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7.8 Manipulating the Environment on Windows NT/2000/XP

Credit: Wolfgang Strobl

7.8.1 Problem

You need to check and/or set system-environment variables on Windows NT (or 2000 or XP) via the registry, not in the transient way supported by os.environ.

7.8.2 Solution

Many Windows system-administration tasks boil down to working with the Windows registry, so the _winreg module, part of the Python core, often plays a crucial role in such scripts. This recipe reads all the system-environment variables, then modifies one of them, accessing the registry for both tasks:

import _winreg

x = _winreg.ConnectRegistry(None, _winreg.HKEY_LOCAL_MACHINE)
y = _winreg.OpenKey(x,
    r"SYSTEM\CurrentControlSet\Control\Session Manager\Environment")
print "System Environment variables are:"
print "#", "name", "value", "type"
for i in range(1000):
        n, v, t = _winreg.EnumValue(y, i)
        print i, n, v, t
    except EnvironmentError:
        print "You have", i, "System Environment variables"

path = _winreg.QueryValueEx(y, "path")[0]
print "Your PATH was:", path

# Reopen Environment key for writing
y = _winreg.OpenKey(x,
    r"SYSTEM\CurrentControlSet\Control\Session Manager\Environment",
    0, _winreg.KEY_ALL_ACCESS)
# Now append C:\ to the path as an example of environment change
_winreg.SetValueEx(y, "path", 0, _winreg.REG_EXPAND_SZ, path+";C:\\")

7.8.3 Discussion

Python's normal access to the environment, via os.environ, is transient: it deals with only the environment of this process, and any change affects only processes spawned by the original process after the change. This is true on all platforms.

In system administration, program installation, and other such uses, you may prefer to check and change the system-level environment variables, which are automatically set for each process started normally at process startup time. On Unix-like platforms, and on Windows 95/98/ME, such system-level environment variables are set by startup scripts, so your task is to parse and/or change those scripts in appropriate ways.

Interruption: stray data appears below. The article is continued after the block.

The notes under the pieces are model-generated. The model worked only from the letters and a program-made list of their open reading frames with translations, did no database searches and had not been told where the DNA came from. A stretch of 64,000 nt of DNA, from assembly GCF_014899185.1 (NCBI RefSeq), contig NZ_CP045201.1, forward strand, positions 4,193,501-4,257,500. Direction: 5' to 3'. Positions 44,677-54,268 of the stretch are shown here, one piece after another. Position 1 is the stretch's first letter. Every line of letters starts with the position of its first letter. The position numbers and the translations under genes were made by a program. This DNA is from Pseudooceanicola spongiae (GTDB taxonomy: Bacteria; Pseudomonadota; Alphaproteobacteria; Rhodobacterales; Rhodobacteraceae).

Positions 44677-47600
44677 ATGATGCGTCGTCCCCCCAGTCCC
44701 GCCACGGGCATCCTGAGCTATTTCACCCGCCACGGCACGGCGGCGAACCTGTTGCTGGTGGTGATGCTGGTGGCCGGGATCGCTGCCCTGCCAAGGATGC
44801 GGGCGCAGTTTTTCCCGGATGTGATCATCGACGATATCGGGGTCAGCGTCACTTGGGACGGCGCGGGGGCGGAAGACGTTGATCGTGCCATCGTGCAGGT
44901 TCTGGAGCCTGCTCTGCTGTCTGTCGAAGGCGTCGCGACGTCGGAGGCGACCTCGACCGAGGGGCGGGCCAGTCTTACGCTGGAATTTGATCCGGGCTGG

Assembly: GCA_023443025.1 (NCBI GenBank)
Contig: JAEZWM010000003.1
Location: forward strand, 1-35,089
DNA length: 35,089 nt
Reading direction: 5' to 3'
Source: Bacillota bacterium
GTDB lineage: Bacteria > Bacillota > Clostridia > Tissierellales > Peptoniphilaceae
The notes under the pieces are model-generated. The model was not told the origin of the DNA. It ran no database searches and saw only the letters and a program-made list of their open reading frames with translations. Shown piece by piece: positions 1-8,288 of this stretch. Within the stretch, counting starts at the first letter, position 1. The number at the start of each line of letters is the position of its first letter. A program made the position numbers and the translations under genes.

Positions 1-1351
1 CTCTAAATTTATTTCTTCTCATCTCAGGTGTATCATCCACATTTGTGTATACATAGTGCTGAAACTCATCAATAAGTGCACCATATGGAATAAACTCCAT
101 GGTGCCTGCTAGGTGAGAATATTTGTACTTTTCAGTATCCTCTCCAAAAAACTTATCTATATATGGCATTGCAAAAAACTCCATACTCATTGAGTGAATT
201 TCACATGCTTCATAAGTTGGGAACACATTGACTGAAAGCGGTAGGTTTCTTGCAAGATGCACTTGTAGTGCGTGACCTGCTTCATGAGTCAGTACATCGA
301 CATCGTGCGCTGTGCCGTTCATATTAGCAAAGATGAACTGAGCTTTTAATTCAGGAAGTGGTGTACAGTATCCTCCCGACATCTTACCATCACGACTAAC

On Windows NT/2000/XP, however, system-level environment variables are stored in the system registry, which makes this task substantially easier. The Python standard library, in the Python distribution for Windows, comes with a _winreg module that lets scripts read and write the registry on any kind of Windows machine. This recipe shows how to use _winreg to read the system-environment variables and, as a further example, how to modify the PATH environment variable.

The ConnectRegistry function of the _winreg module returns a registry object. The module's other functions take that object, or another registry key object, as their first argument. When you are done with a key or a whole registry, you pass it to the CloseKey function.

The OpenKey function returns a registry key object: its first argument is a registry object, and the second is a path in it. The path needs backslashes, so we use the Python raw-string syntax (r'...') to avoid having to double up each backslash. The EnumValue function takes a key and an index and returns a triple of name, value, and type for that entry in the key, or raises EnvironmentError if there aren't that many entries in the key. In this recipe, we call it with progressively larger indices, from 0 and up, and catch the exception to learn the exact number of entries in the environment key.

QueryValueEx takes the key and an entry name and returns the value for that entry. SetValueEx also takes flags (normally 0), a type code (many constants for which are found in _winreg), and finally a value, and sets the given value and type for the entry of that name.

The script in this recipe can be run only by a user with suitable administrative privileges, of course, as it changes a protected part of the registry. This doesn't matter under versions of Windows that don't enforce protection, such as Windows 95, but it does for versions that do enforce protection, such as Windows 2000.

7.8.4 See Also

Documentation for the standard module _winreg in the Library Reference; Windows API documentation available from Microsoft (http://msdn.microsoft.com).

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